Outcome of recurrent hepatitis C virus after liver transplantation in a randomized trial of tacrolimus monotherapy versus triple therapy.
ABSTRACT Less potent immunosuppression is considered to reduce the severity of hepatitis C virus (HCV) recurrence after liver transplantation. An optimal regimen is unknown. We evaluated tacrolimus monotherapy versus triple therapy in a randomized trial of 103 first transplants for HCV cirrhosis. One hundred three patients who underwent transplantation for HCV were randomized to tacrolimus monotherapy (n = 54) or triple therapy with tacrolimus, azathioprine, and steroids (n = 49), which were tapered to zero by 3 to 6 months. Both groups had serial transjugular biopsies with hepatic venous pressure gradient (HVPG) measurement. The time to reach Ishak stage 4 was the predetermined endpoint. All factors documented in the literature as being associated with HCV recurrence and the allocated treatment were evaluated for reaching stage 4 and HVPG >or= 10 mm Hg. No significant preoperative, perioperative, or postoperative differences, including the frequency of biopsies between groups, were found. During a mean follow-up of 53.5 months, 9 monotherapy patients and 6 triple therapy patients died, and 5 monotherapy patients and 4 triple therapy patients underwent retransplantation. Stage 4 fibrosis was reached in 17 monotherapy patients and 10 triple therapy patients (P = 0.04), with slower fibrosis progression in the triple therapy patients (P = 0.048). Allocated therapy and histological acute hepatitis were independently associated with stage 4 fibrosis. HVPG increased to >or=10 mm Hg more rapidly in monotherapy patients versus triple therapy patients (P = 0.038). In conclusion, long-term maintenance immunosuppression with azathioprine and shorter term prednisolone with tacrolimus in HCV cirrhosis recipients resulted in a slower onset of histologically proven severe fibrosis and portal hypertension in comparison with tacrolimus alone, and this was independent of known factors affecting fibrosis.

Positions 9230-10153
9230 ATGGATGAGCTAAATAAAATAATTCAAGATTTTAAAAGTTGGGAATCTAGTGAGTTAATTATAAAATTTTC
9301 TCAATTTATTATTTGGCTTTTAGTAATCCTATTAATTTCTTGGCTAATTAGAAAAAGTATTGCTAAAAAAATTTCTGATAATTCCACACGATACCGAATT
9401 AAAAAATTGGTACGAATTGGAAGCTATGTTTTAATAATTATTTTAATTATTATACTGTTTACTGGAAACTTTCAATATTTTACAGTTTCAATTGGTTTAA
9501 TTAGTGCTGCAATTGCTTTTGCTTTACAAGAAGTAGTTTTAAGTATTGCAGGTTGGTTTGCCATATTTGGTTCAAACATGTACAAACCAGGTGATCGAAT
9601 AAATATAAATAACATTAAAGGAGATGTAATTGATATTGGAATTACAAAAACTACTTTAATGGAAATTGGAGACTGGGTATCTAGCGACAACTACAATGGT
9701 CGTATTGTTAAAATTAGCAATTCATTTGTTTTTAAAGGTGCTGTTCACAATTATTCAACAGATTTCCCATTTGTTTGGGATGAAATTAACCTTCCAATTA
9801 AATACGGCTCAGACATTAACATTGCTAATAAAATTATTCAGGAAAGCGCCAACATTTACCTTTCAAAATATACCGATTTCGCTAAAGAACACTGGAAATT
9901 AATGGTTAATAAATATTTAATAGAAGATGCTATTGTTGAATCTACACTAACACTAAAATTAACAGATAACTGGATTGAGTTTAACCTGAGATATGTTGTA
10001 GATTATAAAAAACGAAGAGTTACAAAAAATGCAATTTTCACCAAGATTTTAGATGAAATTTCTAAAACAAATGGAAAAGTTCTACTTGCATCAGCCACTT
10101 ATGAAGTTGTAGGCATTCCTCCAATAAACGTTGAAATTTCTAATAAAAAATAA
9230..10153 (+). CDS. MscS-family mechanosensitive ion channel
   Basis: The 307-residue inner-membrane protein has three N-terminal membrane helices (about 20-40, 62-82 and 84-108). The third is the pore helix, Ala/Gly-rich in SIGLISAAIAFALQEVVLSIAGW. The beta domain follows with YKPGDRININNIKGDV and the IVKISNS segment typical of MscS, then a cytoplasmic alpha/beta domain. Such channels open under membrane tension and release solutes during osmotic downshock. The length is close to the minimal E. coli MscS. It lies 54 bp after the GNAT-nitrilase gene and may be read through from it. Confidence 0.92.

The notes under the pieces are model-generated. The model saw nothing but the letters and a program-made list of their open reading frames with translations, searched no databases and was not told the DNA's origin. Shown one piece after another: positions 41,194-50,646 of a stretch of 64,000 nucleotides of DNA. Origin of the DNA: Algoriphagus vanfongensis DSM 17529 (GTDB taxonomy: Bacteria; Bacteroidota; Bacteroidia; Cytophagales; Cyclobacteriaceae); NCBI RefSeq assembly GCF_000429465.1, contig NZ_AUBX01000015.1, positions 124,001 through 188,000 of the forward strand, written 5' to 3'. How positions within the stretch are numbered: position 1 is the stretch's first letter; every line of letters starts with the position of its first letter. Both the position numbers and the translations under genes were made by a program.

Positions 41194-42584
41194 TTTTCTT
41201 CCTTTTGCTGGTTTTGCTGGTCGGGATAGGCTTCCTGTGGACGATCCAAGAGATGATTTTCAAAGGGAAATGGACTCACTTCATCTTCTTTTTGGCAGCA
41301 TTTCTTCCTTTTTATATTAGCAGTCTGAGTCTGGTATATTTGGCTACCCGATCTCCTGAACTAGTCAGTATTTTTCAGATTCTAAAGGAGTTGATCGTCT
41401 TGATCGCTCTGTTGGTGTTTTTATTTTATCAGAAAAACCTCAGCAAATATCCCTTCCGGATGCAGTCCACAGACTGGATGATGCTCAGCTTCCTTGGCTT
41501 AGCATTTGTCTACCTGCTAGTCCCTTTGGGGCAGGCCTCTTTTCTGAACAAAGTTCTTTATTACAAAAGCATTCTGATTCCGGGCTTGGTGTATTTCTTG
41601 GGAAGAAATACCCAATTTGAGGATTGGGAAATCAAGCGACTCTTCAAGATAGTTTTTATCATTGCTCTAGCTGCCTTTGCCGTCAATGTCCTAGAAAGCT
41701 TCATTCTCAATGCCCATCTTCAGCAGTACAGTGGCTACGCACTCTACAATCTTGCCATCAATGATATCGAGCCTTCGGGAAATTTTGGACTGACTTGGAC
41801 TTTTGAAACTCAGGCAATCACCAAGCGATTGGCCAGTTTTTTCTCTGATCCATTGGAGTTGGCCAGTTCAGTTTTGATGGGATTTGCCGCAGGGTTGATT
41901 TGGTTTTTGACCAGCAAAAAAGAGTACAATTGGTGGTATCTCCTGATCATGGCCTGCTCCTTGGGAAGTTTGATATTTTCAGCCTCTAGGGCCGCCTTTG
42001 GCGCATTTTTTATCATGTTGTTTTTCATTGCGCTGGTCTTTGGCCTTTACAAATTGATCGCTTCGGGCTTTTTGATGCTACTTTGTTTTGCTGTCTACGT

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ABSTRACT: Aim of our study was to analyze fibrosis progression after liver transplantation (OLT) in hepatitis C virus (HCV)-infected patients based on protocol liver biopsies and to identify risk factors, which may play a role in the development of severe fibrosis stages. One hundred and eighty-three liver graft recipients who had a histological follow-up evaluation of 1 year after OLT were analyzed. Overall 1039 protocol liver biopsies were performed after 1-, 3-, 5-, 7- and 10 years and staged according to the Scheuer score. The fibrosis progression rate was not linear. The fibrosis scores were 1.2 after one, 1.7 after three, 1.9 after five, 2.1 after 7 and 2.2 after 10 years. The 39 recipients with fibrosis stages 3 or 4 in the 1-year biopsy had a significantly reduced survival rate, while fibrosis stage 0-2 indicated excellent survival. Independent risk factors for progression of fibrosis at 1 year were HCV genotype 1 and 4 (P=0.01) and donor age>33 years (P=0.01), whereas risk factors for development of cirrhosis (30/183 recipients (16%)) were donor age (P=0.002) and multiple steroid pulses (P=0.05). These data provide information on the course of recurrent hepatitis C and may be helpful to individualize the treatment of transplanted patients.Journal of Hepatology 11/2004; 41(5):830-6. · 9.86 Impact Factor